People who don't chase their own goals have less capacity to fully support you in your quest. When things get tough, or when you start prioritizing the steps you need to take, those in your inner circle may not understand why you have to say no or why you need to do x, y, or z. 

Find your tribe. 
Find them in person, and if that's not possible, seek them out books and virtually...through podcasts and Facebook groups. And love those around you who may not understand, but can cheer you on the way that they can. 

See it and make it happen. 
And, the more you can visualize where you want to be, the better chance you have of achieving it. 

I'm living proof. 

I'm a vision board maker...the old school kind. I save my magazines, buy poster board and a glue stick, and every year...more or less, I assess and revisit goals. 

In January, I was part of a 10 day goal setting challenge, offered through a Facebook group by a coaching friend of mine, based on Chalene Johnson's 30-Day Push Goal Challenge. I struggled with the formatting and it wasn't coming together. 

I went back again. I reworked my push goal (and the steps it would take to achieve it) until it made sense to me. And then it did.

Ask and you shall receive. 

On Friday, September 30, 2016, I will leave the traditional brick and mortar school, which I love, to become a full time virtual teacher to foreign students who are earning a United States high school diploma. This is no reflection on my current position; I love my school and the littles who have climbed into my heart. 

This is an opportunity of a lifetime; one I cannot pass by.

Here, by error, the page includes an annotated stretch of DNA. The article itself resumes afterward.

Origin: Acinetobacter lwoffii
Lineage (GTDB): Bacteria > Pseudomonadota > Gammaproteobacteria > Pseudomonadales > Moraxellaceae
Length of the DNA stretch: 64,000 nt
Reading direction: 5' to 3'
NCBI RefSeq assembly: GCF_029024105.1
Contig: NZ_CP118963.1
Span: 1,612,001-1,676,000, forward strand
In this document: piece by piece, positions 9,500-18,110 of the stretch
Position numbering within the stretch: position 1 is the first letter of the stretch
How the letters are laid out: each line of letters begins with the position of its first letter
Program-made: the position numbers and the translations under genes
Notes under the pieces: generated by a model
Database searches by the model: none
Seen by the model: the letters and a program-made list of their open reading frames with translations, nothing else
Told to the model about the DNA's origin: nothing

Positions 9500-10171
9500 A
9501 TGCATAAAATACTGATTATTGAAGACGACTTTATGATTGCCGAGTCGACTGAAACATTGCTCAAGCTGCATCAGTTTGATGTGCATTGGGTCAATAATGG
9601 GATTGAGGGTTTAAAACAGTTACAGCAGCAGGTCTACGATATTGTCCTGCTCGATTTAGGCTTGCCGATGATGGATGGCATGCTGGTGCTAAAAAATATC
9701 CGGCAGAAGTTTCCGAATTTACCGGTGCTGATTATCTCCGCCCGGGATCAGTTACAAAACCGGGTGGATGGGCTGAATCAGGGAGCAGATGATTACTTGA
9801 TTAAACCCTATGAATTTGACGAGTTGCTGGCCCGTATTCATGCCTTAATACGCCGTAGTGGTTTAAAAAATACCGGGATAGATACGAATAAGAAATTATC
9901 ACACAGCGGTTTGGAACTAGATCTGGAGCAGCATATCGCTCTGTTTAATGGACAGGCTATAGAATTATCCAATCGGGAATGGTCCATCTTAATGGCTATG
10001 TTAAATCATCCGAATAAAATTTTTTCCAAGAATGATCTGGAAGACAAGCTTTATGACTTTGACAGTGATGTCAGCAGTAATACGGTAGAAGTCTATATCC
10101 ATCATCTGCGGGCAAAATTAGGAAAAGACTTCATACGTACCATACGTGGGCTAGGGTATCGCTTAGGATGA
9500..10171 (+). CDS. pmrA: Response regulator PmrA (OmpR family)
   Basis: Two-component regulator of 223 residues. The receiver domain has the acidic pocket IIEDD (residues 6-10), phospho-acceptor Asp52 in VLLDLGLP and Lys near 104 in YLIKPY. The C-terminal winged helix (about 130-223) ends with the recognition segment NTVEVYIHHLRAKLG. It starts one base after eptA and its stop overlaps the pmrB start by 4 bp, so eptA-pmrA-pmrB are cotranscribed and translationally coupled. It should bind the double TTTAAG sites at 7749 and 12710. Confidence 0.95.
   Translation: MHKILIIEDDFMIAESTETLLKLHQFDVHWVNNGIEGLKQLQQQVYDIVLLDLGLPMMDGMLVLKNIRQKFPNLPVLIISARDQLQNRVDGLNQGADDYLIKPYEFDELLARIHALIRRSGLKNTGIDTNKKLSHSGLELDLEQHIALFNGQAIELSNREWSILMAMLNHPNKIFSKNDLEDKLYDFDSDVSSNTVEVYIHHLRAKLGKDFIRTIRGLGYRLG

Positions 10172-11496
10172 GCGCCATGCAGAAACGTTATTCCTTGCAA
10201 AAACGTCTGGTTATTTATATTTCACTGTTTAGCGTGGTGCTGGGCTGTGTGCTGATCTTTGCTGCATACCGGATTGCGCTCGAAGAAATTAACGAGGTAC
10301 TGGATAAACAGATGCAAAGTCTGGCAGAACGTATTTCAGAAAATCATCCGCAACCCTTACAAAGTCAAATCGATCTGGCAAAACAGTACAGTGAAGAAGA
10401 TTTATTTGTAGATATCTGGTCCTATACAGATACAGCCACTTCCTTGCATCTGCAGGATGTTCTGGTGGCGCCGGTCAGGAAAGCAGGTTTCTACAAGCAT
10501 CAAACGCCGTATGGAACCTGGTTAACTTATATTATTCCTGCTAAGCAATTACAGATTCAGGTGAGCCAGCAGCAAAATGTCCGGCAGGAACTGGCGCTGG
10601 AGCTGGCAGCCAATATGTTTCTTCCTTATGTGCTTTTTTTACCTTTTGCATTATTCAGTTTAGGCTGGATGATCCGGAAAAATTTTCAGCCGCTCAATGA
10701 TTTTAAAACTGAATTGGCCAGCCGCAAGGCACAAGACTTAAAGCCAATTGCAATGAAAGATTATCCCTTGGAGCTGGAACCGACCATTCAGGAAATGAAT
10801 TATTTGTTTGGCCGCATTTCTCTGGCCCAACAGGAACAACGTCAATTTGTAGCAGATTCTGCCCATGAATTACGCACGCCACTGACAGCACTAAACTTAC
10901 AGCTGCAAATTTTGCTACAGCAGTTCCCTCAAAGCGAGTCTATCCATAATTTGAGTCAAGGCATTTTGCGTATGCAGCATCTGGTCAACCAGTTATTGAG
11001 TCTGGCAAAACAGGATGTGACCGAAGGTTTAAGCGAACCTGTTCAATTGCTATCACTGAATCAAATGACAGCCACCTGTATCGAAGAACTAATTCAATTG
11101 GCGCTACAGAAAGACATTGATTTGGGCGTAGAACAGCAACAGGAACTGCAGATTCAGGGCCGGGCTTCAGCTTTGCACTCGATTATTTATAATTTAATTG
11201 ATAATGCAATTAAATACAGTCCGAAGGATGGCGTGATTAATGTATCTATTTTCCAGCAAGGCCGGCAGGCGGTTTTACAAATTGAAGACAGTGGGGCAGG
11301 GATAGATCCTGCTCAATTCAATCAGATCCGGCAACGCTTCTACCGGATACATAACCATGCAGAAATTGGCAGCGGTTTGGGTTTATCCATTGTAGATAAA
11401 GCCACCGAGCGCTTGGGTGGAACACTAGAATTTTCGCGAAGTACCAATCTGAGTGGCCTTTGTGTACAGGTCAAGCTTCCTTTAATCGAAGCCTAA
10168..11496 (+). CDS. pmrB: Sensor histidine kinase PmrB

My push goal has been achieved. Officially, I am location independent. 

My virtual teaching job allows me the flexibility to work anywhere in the world with a wifi signal...freedom, indeed. 

I am beyond blessed.

And now, thanks to some of the work I did in this Freedom Plan 10 Day Blog Challenge, I'm ready to see how my Freedom Plan comes to life. 

It's an exciting time, indeed. 

Do you want to create a Freedom Plan of your own? 

Consider doing the 10 Day Challenge and see for yourself what your life could look like? 

Sunday, September 18, 2016

Location Independence...Freedom Plan Blog Challenge...Day 9

Imagine being able to work from anywhere in the world. 

For some, it means working from home, free of the commute and hours of the traditional workplace. 

For others, it means following their ideal weather, living a nomadic life or one of slow travel, where you experience life as a local for weeks or months at a time. 

Assuming that you still have to work and fund this location independent lifestyle, how would you create a work-life balance?

This is the focus of day nine of Natalie Sisson's Freedom Plan Blog Challenge... identifying what location independence means to you. 

To me, location independence means having the ability to work anywhere in the world, be it in a job with employability anywhere in the world or as a digital nomad, working anywhere with a reliable wifi signal.

As a teacher in a traditional brick and mortar school, this is a challenge, but not impossible.